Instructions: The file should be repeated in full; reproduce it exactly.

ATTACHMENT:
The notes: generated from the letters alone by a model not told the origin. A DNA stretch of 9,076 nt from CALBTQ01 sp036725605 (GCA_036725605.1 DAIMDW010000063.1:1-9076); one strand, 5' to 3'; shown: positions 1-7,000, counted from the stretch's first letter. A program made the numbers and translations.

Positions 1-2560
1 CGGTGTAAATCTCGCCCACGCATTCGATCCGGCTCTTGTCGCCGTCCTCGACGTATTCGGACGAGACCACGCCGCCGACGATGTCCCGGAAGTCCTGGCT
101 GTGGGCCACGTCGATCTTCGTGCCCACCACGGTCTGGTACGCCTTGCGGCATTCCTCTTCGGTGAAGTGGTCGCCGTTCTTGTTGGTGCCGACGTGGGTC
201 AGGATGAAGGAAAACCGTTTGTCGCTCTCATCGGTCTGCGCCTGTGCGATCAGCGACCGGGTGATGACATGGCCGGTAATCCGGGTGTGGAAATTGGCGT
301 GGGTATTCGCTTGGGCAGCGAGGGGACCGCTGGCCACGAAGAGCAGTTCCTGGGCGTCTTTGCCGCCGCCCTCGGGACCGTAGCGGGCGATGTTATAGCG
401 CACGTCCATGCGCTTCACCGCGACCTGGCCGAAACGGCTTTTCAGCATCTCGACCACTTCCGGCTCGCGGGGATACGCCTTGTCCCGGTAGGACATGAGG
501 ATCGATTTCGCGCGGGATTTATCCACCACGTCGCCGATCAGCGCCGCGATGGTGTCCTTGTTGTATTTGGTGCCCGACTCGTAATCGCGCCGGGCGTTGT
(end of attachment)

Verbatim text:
The notes: generated from the letters alone by a model not told the origin. A DNA stretch of 9,076 nt from CALBTQ01 sp036725605 (GCA_036725605.1 DAIMDW010000063.1:1-9076); one strand, 5' to 3'; shown: positions 1-7,000, counted from the stretch's first letter. A program made the numbers and translations.

Positions 1-2560
1 CGGTGTAAATCTCGCCCACGCATTCGATCCGGCTCTTGTCGCCGTCCTCGACGTATTCGGACGAGACCACGCCGCCGACGATGTCCCGGAAGTCCTGGCT
101 GTGGGCCACGTCGATCTTCGTGCCCACCACGGTCTGGTACGCCTTGCGGCATTCCTCTTCGGTGAAGTGGTCGCCGTTCTTGTTGGTGCCGACGTGGGTC
201 AGGATGAAGGAAAACCGTTTGTCGCTCTCATCGGTCTGCGCCTGTGCGATCAGCGACCGGGTGATGACATGGCCGGTAATCCGGGTGTGGAAATTGGCGT
301 GGGTATTCGCTTGGGCAGCGAGGGGACCGCTGGCCACGAAGAGCAGTTCCTGGGCGTCTTTGCCGCCGCCCTCGGGACCGTAGCGGGCGATGTTATAGCG
401 CACGTCCATGCGCTTCACCGCGACCTGGCCGAAACGGCTTTTCAGCATCTCGACCACTTCCGGCTCGCGGGGATACGCCTTGTCCCGGTAGGACATGAGG
501 ATCGATTTCGCGCGGGATTTATCCACCACGTCGCCGATCAGCGCCGCGATGGTGTCCTTGTTGTATTTGGTGCCCGACTCGTAATCGCGCCGGGCGTTGT